How does recycling everything become the norm? By radically changing the attitudes of both the general public and businesses
While change is inevitable, it can also be difficult. Those who don’t embrace it can feel they are fighting against the wishes of their customers and even their own employees. So how do we make it easier?
Firstly, by recognising that every behavioural change must be for a reason, otherwise it’ll fall flat on its face. We took this ideology into our industry with the aim of improving recycling rates by changing how the public recycles. Behavioural change is achieved through transparency that unites all the stakeholders.
The story so far…
The majority of UK households have recycled at home for 80 years, separating their waste with the expectation that at least some will be recycled. The demands of WW2 initially mobilised the population to save whatever could be used for the war effort, while the rise of consumerism in the 1960s heightened the need for widespread recycling as cardboard and glass waste doubled over that decade. The rise of an American phenomenon – the supermarket – meant all products had to be packaged against handling.
And so, 80 years on, while most families now accept recycling as part of their routine, recent controversy over how that kerbside recycling is handled by local authorities has reduced public confidence in recycling schemes. The BBC’s War on Plastic series recently discovered attempts to illegally recycle British waste abroad. When individuals have bought into the idea of changing their behaviour, discovering these efforts have been wasted is disastrous. Therefore, I believe one of the many challenges we face is to restore confidence that recycling is making a difference.
What happens to recycling efforts when we are ‘on-the-go,’ spending more and more free time eating and drinking outside our homes? The UK is not as well versed in on-the-go recycling as it is for the home. In fact, it’s extremely bad at it.
It’s shocking to learn that 700,000 plastic bottles are thrown away every day in the UK – that’s 1.97 per cent of the 13bn plastic bottles used by the country annually. Yet there is currently little or no financial incentive for consumers to recycle this plastic and a Deposit Return Scheme (DRS) is only expected to start in 2020, initially rolled out in Scotland.
From the recycling sector’s perspective, it’s clear that citizens perceive ‘at home’ recycling as the norm but rarely think about the on-the-go problem. Why? Quite simply, people are in a ‘rush-zone’ when they’re out, so focused on catching a train or getting to a meeting that they consume whatever they need along the way. We can see this behaviour in statistics for the takeaway sector – a rapidly growing UK industry worth £17.4bn in 2017. But as this sector grows, so too must effort to recycle the waste its on-the-go consumers generate.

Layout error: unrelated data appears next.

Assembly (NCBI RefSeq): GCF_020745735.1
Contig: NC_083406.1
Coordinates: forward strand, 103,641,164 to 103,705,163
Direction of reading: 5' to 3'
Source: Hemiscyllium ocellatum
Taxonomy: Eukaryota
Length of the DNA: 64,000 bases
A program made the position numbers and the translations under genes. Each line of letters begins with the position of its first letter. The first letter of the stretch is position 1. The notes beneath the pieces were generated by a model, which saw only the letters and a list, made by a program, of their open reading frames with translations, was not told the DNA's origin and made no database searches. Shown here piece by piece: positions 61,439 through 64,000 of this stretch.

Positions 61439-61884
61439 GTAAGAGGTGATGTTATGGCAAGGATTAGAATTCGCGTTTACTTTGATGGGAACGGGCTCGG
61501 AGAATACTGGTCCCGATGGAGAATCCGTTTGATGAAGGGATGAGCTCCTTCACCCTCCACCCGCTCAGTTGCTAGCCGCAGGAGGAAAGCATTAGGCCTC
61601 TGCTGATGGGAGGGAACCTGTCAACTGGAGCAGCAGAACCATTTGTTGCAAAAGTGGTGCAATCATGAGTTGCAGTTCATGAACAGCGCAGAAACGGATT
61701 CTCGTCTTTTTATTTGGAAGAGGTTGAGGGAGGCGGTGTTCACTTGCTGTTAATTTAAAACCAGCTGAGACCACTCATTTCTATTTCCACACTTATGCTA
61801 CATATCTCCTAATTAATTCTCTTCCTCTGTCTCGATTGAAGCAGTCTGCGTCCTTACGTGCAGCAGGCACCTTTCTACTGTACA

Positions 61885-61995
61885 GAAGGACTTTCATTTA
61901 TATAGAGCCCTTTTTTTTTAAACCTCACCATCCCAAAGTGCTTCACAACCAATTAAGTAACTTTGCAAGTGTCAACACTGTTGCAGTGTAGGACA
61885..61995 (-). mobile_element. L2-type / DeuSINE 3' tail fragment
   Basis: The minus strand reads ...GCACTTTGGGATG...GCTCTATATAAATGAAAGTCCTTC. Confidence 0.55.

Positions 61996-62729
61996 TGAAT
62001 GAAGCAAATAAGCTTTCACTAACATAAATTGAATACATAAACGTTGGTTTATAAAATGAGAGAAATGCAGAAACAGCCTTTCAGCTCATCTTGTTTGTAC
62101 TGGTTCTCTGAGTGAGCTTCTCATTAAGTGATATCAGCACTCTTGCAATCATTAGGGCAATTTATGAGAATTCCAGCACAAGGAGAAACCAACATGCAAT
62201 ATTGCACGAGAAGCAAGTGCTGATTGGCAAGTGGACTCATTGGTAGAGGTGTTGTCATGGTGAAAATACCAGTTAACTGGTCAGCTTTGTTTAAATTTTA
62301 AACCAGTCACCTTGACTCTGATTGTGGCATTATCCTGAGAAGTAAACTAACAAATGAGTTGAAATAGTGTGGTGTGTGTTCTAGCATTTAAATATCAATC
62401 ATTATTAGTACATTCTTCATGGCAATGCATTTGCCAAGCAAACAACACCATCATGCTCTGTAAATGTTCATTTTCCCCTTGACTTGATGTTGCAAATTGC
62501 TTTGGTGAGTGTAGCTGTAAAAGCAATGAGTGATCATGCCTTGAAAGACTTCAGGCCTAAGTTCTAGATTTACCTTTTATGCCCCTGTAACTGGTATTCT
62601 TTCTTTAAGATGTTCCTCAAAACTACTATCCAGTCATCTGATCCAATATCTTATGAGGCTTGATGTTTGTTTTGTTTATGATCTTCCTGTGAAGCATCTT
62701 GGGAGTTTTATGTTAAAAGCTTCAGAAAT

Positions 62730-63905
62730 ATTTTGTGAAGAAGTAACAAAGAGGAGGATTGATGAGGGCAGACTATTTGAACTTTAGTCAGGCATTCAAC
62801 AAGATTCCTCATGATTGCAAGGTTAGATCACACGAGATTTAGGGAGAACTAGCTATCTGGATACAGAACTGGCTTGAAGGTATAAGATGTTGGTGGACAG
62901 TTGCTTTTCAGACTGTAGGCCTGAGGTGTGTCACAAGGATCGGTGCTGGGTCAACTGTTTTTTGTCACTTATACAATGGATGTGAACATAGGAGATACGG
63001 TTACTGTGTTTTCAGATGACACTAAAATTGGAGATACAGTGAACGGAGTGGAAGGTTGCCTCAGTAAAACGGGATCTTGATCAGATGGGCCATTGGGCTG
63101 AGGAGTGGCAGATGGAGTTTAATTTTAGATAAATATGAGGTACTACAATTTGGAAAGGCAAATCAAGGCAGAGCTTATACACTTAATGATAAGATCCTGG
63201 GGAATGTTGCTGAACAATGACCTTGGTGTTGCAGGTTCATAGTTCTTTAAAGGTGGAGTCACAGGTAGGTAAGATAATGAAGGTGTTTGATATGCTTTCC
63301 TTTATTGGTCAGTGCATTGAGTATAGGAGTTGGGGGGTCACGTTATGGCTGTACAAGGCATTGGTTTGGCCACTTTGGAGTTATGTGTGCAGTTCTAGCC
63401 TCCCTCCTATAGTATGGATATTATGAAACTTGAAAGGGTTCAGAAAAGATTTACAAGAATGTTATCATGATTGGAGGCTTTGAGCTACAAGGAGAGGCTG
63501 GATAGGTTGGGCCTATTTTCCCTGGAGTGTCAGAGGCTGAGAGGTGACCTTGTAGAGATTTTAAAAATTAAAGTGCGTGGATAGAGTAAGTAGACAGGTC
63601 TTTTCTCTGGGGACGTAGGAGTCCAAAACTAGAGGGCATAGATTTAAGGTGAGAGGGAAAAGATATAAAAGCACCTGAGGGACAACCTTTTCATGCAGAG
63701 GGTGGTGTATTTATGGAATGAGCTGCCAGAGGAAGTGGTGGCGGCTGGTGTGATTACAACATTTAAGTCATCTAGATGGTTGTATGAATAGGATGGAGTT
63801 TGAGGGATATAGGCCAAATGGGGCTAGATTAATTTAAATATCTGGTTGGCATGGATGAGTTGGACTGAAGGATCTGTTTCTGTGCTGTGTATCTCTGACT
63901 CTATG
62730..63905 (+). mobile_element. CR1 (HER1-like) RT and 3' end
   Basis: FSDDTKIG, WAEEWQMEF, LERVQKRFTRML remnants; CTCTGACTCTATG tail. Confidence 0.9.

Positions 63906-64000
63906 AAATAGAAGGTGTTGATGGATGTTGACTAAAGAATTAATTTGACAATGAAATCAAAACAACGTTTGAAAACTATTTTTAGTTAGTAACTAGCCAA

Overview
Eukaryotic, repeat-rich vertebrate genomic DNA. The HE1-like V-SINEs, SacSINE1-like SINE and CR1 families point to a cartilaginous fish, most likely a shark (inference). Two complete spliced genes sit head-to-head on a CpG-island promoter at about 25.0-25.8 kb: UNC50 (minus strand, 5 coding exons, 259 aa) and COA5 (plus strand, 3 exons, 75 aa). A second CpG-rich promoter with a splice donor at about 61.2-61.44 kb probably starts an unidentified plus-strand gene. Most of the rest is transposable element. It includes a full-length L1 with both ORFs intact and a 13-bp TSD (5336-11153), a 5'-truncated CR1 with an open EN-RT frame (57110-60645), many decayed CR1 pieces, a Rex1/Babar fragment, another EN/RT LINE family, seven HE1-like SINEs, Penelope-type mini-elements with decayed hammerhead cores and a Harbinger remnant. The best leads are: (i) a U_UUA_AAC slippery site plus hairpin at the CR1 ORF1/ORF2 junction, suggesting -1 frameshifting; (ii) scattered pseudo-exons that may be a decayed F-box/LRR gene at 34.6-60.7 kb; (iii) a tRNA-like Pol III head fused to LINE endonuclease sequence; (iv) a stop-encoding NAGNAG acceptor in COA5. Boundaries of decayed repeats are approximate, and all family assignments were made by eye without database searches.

As a business, we want to shake things up by making recycling out of the home a common practice. But to achieve this, everybody needs to buy in. Expecting that changing consumer behaviour will solve the problem is simply myopic. In order for the world to combat climate change, all businesses must analyse how they operate and change for the better.
We believe that the solution is to create a circular economy by achieving substantial improvements in product and service resource utilisation. We are aware of the increasing depletion of our natural resources and the changes in climate seen across the globe. According to the Ellen MacArthur Foundation, “Companies harvest and extract materials, use them to manufacture a product, and sell the product to a consumer – who then discards it.” Analysis has shown that 65bn tonnes of raw materials entered the economic system in 2010, a figure that is expected to grow to about 82bn tonnes by 2020.
Now is therefore the right time to adopt a circular economy approach and reap the benefits but in order for it to work, all stakeholders must be aligned. We are aware that companies are very successful with new product launches, but do they take responsibility when these products come to the end of their useful lives? Brands such as Kwik Fit offer to take their customers’ worn-out tyres, which are then turned into chips for soft play areas. Every business in every sector needs to take a similar approach by investing in end-of-life R&D for their own products.